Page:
Stock, commodity and bond yields rose Tuesday on signs of a stronger global economic recovery. There is also evidence in the data that manufacturers are struggling to keep up with demand, which could add to inflationary pressures.
The S&P 500 climbed 0.4 percent in early trading, nearing a record. The yield on 10-year government bonds rose to 1.62 percent, the highest level in more than a week.
Most European stock indices were higher. The Stoxx Europe 600 index climbed 1.2 percent and expanded its course into a record range. All sectors were higher, with energy and mining stocks being the biggest gains.
Manufacturing activity readings in both the United States and the euro zone rose to record highs in May, according to IHS Markit.
The surge in manufacturing output is another sign that the euro area economy is recovering strongly in the second quarter, said Chris Williamson, an economist at IHS Markit.
“However, there were also record-breaking delivery delays in May, which are holding back production growth and preventing companies from meeting demand to an unprecedented level,” he added.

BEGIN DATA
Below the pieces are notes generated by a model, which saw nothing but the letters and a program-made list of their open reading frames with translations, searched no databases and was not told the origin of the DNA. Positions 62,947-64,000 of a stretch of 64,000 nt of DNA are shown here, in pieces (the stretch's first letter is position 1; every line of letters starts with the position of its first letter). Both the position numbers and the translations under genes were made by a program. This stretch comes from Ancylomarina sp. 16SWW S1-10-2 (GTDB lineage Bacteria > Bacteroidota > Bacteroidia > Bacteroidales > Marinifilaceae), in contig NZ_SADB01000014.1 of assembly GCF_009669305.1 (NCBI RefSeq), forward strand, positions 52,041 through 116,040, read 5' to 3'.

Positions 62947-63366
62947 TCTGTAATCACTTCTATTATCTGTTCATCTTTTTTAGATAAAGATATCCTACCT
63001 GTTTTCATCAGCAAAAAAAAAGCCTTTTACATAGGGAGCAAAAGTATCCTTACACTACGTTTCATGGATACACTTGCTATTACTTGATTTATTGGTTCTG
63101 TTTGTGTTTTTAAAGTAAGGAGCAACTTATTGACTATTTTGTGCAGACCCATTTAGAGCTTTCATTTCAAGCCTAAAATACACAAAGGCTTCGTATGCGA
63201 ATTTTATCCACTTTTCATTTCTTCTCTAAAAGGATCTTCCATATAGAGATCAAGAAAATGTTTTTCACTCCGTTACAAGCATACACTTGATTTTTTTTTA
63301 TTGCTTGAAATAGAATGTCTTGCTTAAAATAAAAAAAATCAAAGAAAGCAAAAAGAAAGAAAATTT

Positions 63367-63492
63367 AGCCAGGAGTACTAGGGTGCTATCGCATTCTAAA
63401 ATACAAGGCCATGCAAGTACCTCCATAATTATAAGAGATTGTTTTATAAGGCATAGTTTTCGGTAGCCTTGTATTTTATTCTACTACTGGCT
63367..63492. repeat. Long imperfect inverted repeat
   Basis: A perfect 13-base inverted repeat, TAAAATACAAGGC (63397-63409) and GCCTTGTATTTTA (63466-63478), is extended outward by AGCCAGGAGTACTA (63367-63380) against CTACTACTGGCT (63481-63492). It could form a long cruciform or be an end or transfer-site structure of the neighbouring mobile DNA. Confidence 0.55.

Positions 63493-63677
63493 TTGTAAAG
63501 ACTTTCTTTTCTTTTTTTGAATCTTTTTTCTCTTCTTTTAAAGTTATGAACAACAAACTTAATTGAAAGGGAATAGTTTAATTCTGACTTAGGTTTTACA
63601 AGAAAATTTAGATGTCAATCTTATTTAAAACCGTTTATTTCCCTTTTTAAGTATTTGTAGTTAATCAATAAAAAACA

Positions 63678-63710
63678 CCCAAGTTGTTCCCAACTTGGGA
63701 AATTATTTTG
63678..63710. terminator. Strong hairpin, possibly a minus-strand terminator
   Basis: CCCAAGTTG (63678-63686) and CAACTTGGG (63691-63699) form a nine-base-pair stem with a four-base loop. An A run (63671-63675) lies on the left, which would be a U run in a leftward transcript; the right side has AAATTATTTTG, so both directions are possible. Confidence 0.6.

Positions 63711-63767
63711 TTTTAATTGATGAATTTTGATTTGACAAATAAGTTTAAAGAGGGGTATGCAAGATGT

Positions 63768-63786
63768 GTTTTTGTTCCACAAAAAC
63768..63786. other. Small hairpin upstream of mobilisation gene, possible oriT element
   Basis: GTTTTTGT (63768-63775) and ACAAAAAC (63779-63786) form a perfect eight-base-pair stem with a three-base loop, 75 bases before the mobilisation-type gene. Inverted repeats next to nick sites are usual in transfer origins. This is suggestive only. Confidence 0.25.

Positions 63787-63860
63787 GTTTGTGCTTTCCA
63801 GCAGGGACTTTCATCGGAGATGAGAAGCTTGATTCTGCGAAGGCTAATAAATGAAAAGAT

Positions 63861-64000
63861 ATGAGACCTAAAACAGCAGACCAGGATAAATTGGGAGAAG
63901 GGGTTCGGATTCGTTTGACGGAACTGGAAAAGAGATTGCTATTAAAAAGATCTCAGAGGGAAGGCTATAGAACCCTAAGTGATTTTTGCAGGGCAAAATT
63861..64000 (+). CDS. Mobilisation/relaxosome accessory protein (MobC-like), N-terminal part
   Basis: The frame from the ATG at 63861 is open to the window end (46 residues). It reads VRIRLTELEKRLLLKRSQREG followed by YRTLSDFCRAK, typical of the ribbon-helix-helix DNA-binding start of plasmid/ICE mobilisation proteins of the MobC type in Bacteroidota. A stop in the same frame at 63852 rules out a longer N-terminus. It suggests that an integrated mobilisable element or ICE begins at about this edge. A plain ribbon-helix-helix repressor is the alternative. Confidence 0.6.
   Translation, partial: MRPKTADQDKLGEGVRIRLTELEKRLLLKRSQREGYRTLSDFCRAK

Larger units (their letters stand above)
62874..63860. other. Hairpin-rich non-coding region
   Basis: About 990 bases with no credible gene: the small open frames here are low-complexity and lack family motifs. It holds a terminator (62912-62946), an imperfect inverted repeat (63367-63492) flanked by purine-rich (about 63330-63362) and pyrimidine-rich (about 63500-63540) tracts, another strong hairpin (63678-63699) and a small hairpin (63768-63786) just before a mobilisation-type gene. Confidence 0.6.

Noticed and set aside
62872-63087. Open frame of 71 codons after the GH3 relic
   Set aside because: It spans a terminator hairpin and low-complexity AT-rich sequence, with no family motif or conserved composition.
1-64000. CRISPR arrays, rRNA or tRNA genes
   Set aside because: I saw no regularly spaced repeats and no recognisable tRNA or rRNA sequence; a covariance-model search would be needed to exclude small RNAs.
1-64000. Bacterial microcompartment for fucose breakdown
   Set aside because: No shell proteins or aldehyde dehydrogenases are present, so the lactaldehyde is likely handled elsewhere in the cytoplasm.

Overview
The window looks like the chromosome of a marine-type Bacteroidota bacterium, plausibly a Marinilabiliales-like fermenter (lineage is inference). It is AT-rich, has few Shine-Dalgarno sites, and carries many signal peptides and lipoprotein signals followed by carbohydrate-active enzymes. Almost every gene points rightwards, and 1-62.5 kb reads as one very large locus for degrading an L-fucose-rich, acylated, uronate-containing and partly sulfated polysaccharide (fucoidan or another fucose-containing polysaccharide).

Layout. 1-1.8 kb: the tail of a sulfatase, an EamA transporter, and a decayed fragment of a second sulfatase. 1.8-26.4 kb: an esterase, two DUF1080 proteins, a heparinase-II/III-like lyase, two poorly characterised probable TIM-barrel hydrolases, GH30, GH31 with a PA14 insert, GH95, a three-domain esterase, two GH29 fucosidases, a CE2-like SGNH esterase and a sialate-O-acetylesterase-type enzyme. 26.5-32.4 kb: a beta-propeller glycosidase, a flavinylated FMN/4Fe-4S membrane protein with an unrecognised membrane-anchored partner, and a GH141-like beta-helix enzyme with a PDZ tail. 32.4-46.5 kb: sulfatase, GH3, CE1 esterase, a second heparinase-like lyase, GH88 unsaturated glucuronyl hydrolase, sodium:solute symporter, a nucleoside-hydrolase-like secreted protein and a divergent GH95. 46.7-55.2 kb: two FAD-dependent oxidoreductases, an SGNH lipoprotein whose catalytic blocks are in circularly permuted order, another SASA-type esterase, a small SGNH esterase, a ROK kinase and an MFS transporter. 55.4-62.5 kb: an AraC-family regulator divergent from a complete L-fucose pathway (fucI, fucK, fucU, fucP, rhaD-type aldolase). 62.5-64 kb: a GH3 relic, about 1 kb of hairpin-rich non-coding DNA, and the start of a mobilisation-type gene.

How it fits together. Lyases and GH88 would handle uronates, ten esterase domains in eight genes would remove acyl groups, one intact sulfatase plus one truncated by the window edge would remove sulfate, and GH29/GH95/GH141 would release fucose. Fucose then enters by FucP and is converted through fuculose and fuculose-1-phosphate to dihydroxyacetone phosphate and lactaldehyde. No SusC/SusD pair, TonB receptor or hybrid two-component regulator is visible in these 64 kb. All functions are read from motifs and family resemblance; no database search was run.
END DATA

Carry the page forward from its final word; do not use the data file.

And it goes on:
In Europe, the annual inflation rate in the euro area rose to 2 percent in May, according to the first estimate by the statistics authority of the European Union, thus reaching the European Central Bank’s target for the first time since November 2018
Optimism was bolstered by rosier forecasts for economic growth released Monday by the Organization for Economic Co-operation and Development. The group forecast the global economy would grow 5.8 percent in 2021, up from a forecast of 4.2 percent in December. The spread of vaccines and strong fiscal incentives in the United States were said to help improve the economy, but there were concerns about variants of the virus.
In China, the manufacturing sector reported the sharpest increase in new employment in five months in May, but delivery delays and higher procurement costs are also reported.
Oil prices rose when the Organization of Petroleum Exporting Countries and its allied producers, including Russia, met. Analysts assume that oil producers will continue to gradually increase production quotas. West Texas Intermediate, the US crude oil benchmark, rose 3.5 percent to over $ 68 a barrel.